American Basswood

Tilia americana    (also known as American Linden)

American Basswood

The American Basswood is a medium-sized to large deciduous tree reaching a height of 60 to 120 ft. with a trunk diameter of 3–5 ft. at maturity.  It grows faster than many North American hardwoods, often twice the annual growth rate of American Beech and many birch species. Total life expectancy is around 200 years, with flowering and seeding generally occurring between 15 and 100 years. [4]

American Basswood, the northernmost basswood species, is a handsome shade and street tree. When flowering, the trees are full of bees, hence the name Bee-tree; this species is favored by bees over others and produces a strongly flavored honey. [1]

American Basswood Leaves

The foliage and flowers are both edible, though many prefer only to eat the tender young leaves. It is a beneficial species for attracting pollinators as well. Bees produce excellent honey with a mildly spicy flavor from its blossoms. [4]

Identification and Description

American Basswood trunk and bark

The crown is domed, the branches spreading, often pendulous. The bark is gray to light brown, and develops scaly ridges as it matures. The roots are large, deep, and spreading. [4]

Compound, odd-pinnate, dark yellowish-green leaves each to 6-12 long have 5-7, toothed, ovate-lanceolate leaflets. Leaflets grow 3-6” long. Leaves turn an attractive yellow in fall. [2]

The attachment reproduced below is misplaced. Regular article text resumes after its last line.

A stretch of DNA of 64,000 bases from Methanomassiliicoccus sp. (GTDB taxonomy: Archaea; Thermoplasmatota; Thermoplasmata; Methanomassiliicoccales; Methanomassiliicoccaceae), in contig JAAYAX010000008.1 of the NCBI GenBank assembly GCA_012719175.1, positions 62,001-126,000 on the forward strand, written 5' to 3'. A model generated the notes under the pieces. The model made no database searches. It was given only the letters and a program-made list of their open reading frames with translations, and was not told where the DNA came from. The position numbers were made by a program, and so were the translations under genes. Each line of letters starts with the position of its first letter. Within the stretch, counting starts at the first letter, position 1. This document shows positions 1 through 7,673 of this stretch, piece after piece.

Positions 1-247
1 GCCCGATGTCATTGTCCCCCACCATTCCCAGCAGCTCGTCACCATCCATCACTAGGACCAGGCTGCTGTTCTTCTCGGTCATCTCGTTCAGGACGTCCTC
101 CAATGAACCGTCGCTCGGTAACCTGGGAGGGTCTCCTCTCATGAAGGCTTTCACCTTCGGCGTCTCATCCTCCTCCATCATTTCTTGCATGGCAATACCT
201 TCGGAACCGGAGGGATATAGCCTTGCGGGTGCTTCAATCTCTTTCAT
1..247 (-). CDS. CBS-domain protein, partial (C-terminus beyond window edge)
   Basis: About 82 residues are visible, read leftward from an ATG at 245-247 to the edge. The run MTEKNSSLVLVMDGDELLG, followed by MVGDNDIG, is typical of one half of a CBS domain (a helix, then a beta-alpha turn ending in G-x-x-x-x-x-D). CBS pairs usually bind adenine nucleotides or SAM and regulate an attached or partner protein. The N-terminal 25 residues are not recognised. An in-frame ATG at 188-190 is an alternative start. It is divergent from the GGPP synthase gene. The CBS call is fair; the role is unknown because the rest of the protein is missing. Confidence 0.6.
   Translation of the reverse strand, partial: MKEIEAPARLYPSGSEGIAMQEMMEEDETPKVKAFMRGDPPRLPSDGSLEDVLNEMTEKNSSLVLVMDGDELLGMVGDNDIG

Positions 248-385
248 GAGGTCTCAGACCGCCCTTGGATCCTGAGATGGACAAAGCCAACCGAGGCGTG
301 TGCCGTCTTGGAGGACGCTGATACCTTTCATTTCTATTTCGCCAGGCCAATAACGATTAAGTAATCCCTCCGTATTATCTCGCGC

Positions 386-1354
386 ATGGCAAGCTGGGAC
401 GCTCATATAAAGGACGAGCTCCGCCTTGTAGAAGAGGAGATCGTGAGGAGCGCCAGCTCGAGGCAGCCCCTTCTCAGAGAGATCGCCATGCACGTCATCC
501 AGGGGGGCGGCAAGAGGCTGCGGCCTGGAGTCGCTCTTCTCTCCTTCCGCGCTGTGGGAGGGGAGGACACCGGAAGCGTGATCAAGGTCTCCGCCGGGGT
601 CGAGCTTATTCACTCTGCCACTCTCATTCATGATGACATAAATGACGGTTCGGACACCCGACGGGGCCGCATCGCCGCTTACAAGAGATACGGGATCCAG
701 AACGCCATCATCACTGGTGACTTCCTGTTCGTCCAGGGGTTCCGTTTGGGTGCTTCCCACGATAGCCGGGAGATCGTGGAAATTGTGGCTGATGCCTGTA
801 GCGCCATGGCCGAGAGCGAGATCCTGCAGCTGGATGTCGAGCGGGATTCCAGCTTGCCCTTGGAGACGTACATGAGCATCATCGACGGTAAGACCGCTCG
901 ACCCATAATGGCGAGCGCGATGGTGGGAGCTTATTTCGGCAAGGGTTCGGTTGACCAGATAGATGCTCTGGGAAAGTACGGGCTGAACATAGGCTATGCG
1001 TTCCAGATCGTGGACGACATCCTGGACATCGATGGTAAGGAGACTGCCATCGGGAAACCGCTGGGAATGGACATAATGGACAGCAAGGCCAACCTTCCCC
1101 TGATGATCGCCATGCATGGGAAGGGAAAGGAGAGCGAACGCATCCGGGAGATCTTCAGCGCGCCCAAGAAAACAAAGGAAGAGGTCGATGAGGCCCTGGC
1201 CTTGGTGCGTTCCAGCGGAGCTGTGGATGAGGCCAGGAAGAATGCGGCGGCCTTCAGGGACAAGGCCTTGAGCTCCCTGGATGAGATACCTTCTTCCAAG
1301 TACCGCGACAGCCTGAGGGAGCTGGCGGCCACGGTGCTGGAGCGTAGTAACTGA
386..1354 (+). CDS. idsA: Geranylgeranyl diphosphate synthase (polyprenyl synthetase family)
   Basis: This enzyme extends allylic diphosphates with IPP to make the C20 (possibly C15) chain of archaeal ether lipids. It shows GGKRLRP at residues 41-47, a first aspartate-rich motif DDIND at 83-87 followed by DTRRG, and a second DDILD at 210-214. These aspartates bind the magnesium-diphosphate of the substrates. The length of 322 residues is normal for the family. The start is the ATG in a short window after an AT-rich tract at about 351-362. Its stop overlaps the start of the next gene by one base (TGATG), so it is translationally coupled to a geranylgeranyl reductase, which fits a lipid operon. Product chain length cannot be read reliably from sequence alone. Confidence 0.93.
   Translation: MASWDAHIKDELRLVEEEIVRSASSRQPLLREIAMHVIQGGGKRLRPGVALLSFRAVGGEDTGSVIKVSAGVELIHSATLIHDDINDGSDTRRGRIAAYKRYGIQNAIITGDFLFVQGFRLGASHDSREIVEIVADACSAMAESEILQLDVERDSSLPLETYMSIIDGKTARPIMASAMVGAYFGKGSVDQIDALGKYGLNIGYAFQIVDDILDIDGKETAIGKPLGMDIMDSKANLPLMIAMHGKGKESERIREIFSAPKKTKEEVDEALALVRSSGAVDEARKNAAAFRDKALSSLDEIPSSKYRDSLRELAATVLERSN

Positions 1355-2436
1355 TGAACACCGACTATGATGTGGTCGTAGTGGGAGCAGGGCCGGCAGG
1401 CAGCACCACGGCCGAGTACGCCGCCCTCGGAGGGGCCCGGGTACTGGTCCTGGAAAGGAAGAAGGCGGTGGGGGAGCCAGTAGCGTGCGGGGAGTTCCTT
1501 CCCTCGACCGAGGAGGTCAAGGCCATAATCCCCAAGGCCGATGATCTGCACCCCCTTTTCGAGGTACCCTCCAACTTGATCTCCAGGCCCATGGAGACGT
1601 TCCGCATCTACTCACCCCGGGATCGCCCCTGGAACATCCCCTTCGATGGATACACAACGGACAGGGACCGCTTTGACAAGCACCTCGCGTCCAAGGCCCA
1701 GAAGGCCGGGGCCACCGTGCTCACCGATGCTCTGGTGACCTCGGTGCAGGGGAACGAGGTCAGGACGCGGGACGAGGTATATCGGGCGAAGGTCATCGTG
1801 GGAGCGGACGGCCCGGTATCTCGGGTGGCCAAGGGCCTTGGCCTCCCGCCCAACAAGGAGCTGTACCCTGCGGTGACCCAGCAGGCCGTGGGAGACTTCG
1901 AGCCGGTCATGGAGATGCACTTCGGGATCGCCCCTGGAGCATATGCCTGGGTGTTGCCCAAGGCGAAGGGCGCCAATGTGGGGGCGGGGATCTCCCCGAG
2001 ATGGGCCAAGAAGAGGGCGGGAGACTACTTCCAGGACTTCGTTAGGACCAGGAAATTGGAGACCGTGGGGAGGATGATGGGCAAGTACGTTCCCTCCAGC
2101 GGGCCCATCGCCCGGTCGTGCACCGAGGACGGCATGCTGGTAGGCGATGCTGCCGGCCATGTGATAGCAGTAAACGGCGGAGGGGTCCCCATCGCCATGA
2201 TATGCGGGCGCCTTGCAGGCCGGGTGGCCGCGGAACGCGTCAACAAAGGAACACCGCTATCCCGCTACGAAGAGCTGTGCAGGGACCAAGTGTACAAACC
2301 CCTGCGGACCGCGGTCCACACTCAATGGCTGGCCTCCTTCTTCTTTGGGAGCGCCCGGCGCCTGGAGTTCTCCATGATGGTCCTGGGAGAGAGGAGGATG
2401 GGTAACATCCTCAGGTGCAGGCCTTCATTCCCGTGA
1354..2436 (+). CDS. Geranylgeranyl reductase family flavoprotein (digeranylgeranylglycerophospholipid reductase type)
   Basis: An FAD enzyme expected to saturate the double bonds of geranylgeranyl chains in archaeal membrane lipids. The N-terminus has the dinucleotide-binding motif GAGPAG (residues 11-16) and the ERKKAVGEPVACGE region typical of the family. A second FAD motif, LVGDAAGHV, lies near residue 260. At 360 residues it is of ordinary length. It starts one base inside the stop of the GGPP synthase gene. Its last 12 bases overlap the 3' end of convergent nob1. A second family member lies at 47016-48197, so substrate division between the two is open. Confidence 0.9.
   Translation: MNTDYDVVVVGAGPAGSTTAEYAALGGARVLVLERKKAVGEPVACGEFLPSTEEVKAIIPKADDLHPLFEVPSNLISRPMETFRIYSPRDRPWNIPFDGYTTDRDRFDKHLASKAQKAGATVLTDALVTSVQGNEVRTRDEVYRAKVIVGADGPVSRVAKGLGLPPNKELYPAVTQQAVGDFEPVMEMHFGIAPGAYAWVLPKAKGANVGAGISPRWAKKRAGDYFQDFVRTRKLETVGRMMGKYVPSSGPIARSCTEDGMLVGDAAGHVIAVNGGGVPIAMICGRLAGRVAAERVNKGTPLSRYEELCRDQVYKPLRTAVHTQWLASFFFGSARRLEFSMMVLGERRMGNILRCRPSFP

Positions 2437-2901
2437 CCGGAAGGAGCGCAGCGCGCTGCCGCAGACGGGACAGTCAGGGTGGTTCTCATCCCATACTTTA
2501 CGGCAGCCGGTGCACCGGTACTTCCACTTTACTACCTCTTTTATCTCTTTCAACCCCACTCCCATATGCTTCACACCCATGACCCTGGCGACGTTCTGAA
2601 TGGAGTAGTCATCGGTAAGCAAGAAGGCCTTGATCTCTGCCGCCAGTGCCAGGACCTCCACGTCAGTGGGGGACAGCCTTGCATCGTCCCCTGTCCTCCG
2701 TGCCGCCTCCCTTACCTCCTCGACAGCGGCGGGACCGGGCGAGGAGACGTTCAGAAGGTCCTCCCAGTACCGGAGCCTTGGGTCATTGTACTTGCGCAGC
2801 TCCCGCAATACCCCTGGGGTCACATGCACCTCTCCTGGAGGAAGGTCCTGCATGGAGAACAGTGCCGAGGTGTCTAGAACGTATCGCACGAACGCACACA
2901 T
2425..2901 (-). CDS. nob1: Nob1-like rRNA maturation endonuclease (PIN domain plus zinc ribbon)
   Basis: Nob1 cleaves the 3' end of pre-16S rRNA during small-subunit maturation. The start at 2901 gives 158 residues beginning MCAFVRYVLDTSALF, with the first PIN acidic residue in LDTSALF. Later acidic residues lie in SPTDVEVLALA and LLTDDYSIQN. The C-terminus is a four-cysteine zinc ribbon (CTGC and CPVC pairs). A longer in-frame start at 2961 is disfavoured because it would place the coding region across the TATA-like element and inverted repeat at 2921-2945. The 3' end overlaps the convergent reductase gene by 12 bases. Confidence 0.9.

Supported Wildlife and Other Uses

Basswood is good browse and buds are important for birds and deer in winter. Fruits are eaten by birds and small mammals. The wood decays easily and produces many cavities (especially in trees past 120 years of age), which are used by cavity-nesting animals (wood ducks, pileated woodpeckers, other birds, and small mammals). [2]

Basswood is a prolific nectar producer and pollination by honeybees results in a choice grade of honey.  [2] it is of special value to native bees and honey bees. [1]

Champion American Basswood Trees in Atlanta and Georgia

Atlanta Champion Trees – full list
Georgia Champion Trees – full list
Intown Hawk – Condensed Atlanta and Georgia List

References and Additional Information

[1]  Lady Bird Johnson Wildflower Center: Tilia americana
[2]  Missouri Botanical Garden: Tilia americana
[3]  UDSA Natural Resources Conservation Service: Plant Fact Sheet:  Basswood
[4]  Wikipedia: Tilia americana